The Caregiver Cup Podcast

Creating Joy in Caregiving: Simple Summer Activities for Lasting Memories

June 18, 2024 Cathy VandenHeuvel Episode 218
Creating Joy in Caregiving: Simple Summer Activities for Lasting Memories
The Caregiver Cup Podcast
More Info
The Caregiver Cup Podcast
Creating Joy in Caregiving: Simple Summer Activities for Lasting Memories
Jun 18, 2024 Episode 218
Cathy VandenHeuvel

Send Cathy a text:)

Discover how simple, local activities can create joy and lasting memories during the caregiving season, even when grand summer adventures feel out of reach. From intimate picnics and garden strolls to cozy movie nights at home, this episode shares heartfelt personal experiences that prove happiness and connection don't require elaborate plans. You'll also learn about a new text feature for listener engagement, and find out how you can share your own caregiving stories on the podcast. Plus, joining our newsletter will keep you in the loop for even more interactive communication.

The episode also dives into the mental and emotional benefits of spending time outdoors with loved ones. Picture sipping beverages on the patio, listening to music, and attending vibrant community events like food truck rallies and church picnics. For those caring for elderly or ill loved ones, we provide practical tips for accessible outings to botanical gardens, museums, and zoos, along with the joys of gardening, crafting, and thrifting. These activities not only entertain but also strengthen familial bonds, making every moment count.

Support the Show.

Thank you for listening. If you know of another caregiver who could benefit from this podcast, please copy and share this episode.

Follow me by clicking on the links below:

The Caregiver Cup Podcast
Help us continue making great content for caregiver listeners everywhere.
Starting at $3/month
Support
Show Notes Transcript Chapter Markers

Send Cathy a text:)

Discover how simple, local activities can create joy and lasting memories during the caregiving season, even when grand summer adventures feel out of reach. From intimate picnics and garden strolls to cozy movie nights at home, this episode shares heartfelt personal experiences that prove happiness and connection don't require elaborate plans. You'll also learn about a new text feature for listener engagement, and find out how you can share your own caregiving stories on the podcast. Plus, joining our newsletter will keep you in the loop for even more interactive communication.

The episode also dives into the mental and emotional benefits of spending time outdoors with loved ones. Picture sipping beverages on the patio, listening to music, and attending vibrant community events like food truck rallies and church picnics. For those caring for elderly or ill loved ones, we provide practical tips for accessible outings to botanical gardens, museums, and zoos, along with the joys of gardening, crafting, and thrifting. These activities not only entertain but also strengthen familial bonds, making every moment count.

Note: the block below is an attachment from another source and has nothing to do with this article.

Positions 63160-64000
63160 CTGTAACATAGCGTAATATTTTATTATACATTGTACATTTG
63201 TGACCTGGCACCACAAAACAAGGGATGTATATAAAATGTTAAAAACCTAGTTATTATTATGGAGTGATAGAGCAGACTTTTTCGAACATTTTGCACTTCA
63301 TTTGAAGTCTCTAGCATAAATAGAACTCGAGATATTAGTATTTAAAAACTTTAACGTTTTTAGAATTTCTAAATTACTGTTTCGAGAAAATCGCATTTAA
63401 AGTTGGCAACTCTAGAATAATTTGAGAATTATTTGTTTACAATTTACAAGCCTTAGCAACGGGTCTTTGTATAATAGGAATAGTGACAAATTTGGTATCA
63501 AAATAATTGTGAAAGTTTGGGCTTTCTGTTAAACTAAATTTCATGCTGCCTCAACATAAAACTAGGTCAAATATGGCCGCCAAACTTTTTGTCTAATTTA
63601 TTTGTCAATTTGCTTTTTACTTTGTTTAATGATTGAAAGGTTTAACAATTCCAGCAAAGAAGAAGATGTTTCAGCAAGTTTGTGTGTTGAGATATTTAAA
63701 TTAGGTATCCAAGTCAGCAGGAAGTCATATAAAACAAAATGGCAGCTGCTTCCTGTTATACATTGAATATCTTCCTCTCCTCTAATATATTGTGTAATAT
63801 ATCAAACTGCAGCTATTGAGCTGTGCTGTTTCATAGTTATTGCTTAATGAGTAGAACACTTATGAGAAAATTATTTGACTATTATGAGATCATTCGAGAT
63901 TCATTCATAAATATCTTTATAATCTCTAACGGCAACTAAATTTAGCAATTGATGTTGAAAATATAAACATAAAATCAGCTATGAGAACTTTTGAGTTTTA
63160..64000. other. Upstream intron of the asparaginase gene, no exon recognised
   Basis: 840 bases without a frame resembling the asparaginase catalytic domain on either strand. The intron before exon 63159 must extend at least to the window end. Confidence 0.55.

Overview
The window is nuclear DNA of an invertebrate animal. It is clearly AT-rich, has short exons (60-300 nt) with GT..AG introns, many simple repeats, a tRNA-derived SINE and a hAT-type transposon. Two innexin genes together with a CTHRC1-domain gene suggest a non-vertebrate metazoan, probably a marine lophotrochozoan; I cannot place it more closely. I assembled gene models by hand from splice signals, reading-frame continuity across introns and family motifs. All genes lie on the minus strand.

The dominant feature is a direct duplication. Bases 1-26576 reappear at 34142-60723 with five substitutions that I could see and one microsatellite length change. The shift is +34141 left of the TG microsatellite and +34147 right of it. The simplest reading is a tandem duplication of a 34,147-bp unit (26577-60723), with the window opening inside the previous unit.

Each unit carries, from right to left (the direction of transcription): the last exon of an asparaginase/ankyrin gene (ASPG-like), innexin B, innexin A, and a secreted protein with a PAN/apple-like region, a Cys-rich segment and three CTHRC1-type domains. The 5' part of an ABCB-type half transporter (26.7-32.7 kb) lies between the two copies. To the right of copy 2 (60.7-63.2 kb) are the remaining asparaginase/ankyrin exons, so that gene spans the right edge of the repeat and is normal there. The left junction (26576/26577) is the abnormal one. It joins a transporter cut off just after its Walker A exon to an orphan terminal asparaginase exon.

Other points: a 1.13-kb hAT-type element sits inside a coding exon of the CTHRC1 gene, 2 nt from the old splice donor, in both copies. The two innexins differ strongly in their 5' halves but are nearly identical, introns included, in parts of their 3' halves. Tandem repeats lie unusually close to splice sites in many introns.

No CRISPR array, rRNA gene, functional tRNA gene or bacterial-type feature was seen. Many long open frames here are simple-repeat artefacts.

Support the Show.

Thank you for listening. If you know of another caregiver who could benefit from this podcast, please copy and share this episode.

Follow me by clicking on the links below:

Speaker 1:

Well, welcome back to another episode of the Caregiver Cup podcast. My friend, this is Kathy here. I am excited about today's episode, and it's really a little bit more about advice and having fun, because, as caregivers, our lives can often feel like they are put on hold right, especially during the summer season, when everyone is out there planning destination vacations, they're camping, they're having barbecues. It can feel disheartening to think that the fun and relaxation of summer are out of reach for you, but I'm here to tell you that joy and memorable moments are still within your grasp, and that's what I want to talk about today. Yes, you might not be able to jet away to a faraway beach or explore a new city, but there are plenty of smaller and simpler things you can do to make the best of the season. When I'm talking about season, I'm talking about caregiving or the summer season. In today's episode, I'm excited to share some of the things I've done with my parents and my husband that brought us joy in caregiving and in their challenging time and creating lasting memories. And I'm going to smile a lot today because when I think about these lasting memories, especially with my parents, I'm so glad that I remembered the simple things. These activities are local, simple and fun. They're perfect for caregiving, for looking to infuse the summer with happiness and connection for both you and your loved one. But you don't always have to go with your loved one. You can do these on your own as well, and so I'm going to talk kind of flip-flop back. So, whether it's picnic in the park or a stroll through a botanical garden or a cozy movie night at home, there are endless opportunities to find joy right where you are. Join me today now, as we explore these delightful and accessible ways to make the most of the season, even as caregivers. But before we dive in today, I want to take a moment and really encourage you to go ahead and hit that text link that's in the show notes and say hi to me.